Green Billed Coucal
Sri Lanka Green-billed Coucal "Centropus chlororhynchos" (Blyth, 1849)
The Green-billed Coucal is special amongst Sri Lanka’s endemic birds. Its range today, continues to decline. The continuous destruction of lowland wet zone forest, together with the coucals’ avoidance of disturbed habitats, has brought this species close to the brink. It is now confined to a very few localities in the wet zone, below 800 meters altitude.
The Green-billed coucal could be mistaken for the (very) common coucal, but is most easily differentiated from that species by its dark, reddish-brown wings, the pale-green bill (ivory during breeding), and the purple sheen on its head and neck (the sexes are alike). Adults measure up to about 45cm in length. Fledged young have a slate grey iris.
Of all the forest birds, the green-billed is possibly the most difficult to see, invariably confining itself to the undergrowth. Like the common coucal, after heavy rain and in the morning, green-bills come out into open areas to dry out their plumage. The species is most easily identified and located from its loud, booming call, made during the mornings and evenings. The call has been described as ‘similar in character to that of the common coucal but is usually only two or three-syllabled and deeper, with a sonorous, mournful quality. Both sexes call, but the males call more often. The frequency of calls increases during the breeding seas° these birds feed on small animals such as lizards, beetles, butterflies, spiders, snails, and grasshoppers.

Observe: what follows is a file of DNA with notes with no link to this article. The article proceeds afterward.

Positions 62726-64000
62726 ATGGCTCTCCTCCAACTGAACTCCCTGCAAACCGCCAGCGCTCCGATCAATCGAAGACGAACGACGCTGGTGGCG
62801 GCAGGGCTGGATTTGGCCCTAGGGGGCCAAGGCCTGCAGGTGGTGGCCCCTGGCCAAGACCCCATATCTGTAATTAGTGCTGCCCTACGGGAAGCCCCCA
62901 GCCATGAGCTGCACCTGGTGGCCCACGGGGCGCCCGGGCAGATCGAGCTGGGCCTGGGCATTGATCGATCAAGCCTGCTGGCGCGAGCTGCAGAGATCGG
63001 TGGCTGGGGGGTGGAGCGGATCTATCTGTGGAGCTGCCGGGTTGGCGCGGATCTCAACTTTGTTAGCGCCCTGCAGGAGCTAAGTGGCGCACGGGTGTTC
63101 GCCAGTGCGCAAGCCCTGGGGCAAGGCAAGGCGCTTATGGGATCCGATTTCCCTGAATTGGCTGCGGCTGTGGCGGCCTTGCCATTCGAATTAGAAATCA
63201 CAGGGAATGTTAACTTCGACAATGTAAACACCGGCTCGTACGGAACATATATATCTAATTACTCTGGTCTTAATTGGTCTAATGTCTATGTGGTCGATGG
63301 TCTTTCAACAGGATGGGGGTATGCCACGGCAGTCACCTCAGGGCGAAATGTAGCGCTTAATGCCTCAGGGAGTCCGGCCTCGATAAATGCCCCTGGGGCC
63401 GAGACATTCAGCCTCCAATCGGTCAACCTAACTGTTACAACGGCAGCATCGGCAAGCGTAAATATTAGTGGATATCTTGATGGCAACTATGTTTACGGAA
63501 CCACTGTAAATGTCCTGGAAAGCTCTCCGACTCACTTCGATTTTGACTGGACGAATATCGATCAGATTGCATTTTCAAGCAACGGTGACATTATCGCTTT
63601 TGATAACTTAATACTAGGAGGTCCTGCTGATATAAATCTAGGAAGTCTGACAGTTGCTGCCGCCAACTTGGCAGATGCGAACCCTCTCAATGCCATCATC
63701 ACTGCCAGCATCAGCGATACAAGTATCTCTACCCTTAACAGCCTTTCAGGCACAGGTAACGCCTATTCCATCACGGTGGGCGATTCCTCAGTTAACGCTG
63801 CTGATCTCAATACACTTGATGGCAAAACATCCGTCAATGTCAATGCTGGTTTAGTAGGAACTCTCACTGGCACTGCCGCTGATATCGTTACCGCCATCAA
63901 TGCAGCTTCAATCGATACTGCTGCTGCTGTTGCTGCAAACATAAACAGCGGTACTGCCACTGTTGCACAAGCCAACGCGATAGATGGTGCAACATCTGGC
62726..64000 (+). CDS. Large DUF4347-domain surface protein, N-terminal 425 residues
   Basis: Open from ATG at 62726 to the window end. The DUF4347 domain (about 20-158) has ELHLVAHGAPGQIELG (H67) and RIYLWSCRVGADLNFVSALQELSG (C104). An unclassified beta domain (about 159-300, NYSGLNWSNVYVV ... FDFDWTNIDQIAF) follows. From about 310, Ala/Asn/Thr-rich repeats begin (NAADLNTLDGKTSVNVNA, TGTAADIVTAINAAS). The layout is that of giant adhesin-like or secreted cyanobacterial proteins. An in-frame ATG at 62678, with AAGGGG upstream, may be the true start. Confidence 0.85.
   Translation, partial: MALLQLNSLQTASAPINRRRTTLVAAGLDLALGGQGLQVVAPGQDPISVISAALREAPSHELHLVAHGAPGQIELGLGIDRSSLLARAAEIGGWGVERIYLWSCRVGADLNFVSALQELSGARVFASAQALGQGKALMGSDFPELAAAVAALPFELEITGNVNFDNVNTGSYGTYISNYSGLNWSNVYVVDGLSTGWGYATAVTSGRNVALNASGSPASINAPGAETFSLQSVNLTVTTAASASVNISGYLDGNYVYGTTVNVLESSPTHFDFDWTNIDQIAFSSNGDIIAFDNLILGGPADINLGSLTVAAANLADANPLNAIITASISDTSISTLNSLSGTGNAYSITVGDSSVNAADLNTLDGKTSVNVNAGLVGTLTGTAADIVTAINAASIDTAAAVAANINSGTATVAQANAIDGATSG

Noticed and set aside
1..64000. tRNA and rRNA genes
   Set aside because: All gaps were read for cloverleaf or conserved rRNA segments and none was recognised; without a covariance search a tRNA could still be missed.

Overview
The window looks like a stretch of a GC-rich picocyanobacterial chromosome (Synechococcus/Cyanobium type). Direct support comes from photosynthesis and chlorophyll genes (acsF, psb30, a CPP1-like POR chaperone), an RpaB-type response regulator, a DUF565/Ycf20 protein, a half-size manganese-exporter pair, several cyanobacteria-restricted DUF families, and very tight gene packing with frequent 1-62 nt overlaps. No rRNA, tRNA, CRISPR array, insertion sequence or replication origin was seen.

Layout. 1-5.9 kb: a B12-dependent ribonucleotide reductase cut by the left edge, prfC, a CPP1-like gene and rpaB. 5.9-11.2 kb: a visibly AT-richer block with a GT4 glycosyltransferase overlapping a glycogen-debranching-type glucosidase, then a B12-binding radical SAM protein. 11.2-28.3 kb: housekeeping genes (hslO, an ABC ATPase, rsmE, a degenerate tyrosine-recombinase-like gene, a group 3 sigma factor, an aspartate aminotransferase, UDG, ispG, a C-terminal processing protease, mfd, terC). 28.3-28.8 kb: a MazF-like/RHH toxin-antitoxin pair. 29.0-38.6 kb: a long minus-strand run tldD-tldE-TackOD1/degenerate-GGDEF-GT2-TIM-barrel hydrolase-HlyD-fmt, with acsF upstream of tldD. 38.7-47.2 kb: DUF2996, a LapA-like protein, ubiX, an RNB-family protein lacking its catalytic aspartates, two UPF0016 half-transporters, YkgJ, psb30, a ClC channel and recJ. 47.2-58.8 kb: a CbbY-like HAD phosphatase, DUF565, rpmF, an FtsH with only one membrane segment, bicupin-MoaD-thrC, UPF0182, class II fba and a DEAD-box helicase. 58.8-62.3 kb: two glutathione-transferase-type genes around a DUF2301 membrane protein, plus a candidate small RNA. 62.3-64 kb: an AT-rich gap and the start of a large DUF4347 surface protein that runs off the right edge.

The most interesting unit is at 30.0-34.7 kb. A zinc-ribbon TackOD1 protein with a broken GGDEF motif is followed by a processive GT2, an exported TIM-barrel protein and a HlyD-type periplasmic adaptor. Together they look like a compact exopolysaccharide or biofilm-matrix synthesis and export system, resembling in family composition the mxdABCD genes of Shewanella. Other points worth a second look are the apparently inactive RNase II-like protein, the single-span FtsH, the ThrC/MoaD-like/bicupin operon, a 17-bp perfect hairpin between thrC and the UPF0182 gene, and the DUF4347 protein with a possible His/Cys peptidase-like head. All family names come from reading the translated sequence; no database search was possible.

Sri Lanka Green-billed Coucal – Centropus chlororhynchos
Little is known of the breeding behaviors of the Green-billed coucal. The nest has been described “as being domed, made of sticks, twigs, roots, and grass, lined with green leaves and supple green twigs”. It is normally placed among the thorny canebrakes, 1.2-1.5 meters from the ground. Two or three chalky white eggs measuring about 34.7×27 mm are thought to be laid, and the breeding season is believed to last from January to July.